The Lantz Mill, in Shenandoah County, is a water-powered gristmill dating from immediately after the Civil War. This type of mill, once common throughout the Shenandoah Valley, is fast disappearing due to destruction or dramatic alterations to the historic character of those that remain. Lantz Mill’s significance is enhanced by the retention of most of its late 19th-century flour-grinding equipment and mechanicals, as well as part of its original mill race. A prior mill was erected on the site before 1813, probably by settler Peter Holler, before the property was sold to George Lantz in 1824, in whose family the mill remained for 72 years. In 1864 during his scorching Shenandoah Valley campaign, Union General Philip Sheridan burned the earlier mill, though sections of its foundation are still visible under the current building, which was reconstructed in 1867. As one of the first area mills to be rebuilt after the Civil War, Lantz Mill contributed to the valley’s economic recovery. Until it was closed in the late 1970s, it retained its central place in the life of the village that today bears its name.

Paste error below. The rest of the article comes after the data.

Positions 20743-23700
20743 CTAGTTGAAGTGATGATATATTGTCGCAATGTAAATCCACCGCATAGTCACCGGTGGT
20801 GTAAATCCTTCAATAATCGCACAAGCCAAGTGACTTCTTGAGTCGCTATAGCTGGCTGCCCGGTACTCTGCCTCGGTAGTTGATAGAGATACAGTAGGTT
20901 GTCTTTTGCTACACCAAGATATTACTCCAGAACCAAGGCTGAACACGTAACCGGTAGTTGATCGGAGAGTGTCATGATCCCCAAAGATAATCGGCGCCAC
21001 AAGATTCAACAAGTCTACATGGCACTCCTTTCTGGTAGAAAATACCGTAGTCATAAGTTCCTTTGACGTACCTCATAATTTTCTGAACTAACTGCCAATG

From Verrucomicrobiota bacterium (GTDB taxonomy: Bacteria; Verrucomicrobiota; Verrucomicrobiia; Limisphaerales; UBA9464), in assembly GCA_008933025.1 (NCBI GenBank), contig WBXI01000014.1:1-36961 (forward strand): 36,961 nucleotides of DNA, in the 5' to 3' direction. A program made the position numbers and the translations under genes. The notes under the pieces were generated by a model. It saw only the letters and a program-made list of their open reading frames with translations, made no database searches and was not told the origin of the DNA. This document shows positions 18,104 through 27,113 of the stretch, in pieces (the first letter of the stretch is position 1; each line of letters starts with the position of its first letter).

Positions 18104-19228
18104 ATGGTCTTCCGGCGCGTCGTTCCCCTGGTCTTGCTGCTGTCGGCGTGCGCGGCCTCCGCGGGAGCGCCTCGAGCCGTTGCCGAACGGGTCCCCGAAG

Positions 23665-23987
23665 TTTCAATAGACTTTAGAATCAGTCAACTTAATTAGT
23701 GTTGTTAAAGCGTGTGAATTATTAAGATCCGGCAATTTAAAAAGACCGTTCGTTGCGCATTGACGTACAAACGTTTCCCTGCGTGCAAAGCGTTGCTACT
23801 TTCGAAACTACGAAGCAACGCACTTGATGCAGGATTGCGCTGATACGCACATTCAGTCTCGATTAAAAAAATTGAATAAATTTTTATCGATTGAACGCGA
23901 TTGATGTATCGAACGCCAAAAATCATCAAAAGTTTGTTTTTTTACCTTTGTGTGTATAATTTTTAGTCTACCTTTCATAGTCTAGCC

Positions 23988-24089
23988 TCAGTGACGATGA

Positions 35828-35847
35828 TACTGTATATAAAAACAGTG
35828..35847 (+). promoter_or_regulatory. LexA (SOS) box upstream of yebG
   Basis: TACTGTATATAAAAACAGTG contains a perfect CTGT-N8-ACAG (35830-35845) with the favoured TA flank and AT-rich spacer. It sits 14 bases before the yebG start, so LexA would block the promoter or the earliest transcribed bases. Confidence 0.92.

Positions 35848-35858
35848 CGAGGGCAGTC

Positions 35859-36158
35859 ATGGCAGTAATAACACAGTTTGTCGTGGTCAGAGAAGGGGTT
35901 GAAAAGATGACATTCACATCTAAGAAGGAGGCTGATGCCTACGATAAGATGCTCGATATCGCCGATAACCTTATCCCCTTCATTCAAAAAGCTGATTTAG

Many properties listed in the registers are private dwellings and are not open to the public, however many are visible from the public right-of-way. Please be respectful of owner privacy.
VLR: Virginia Landmarks Register
NPS: National Park Service
NRHP: National Register of Historic Places
NHL: National Historic Landmark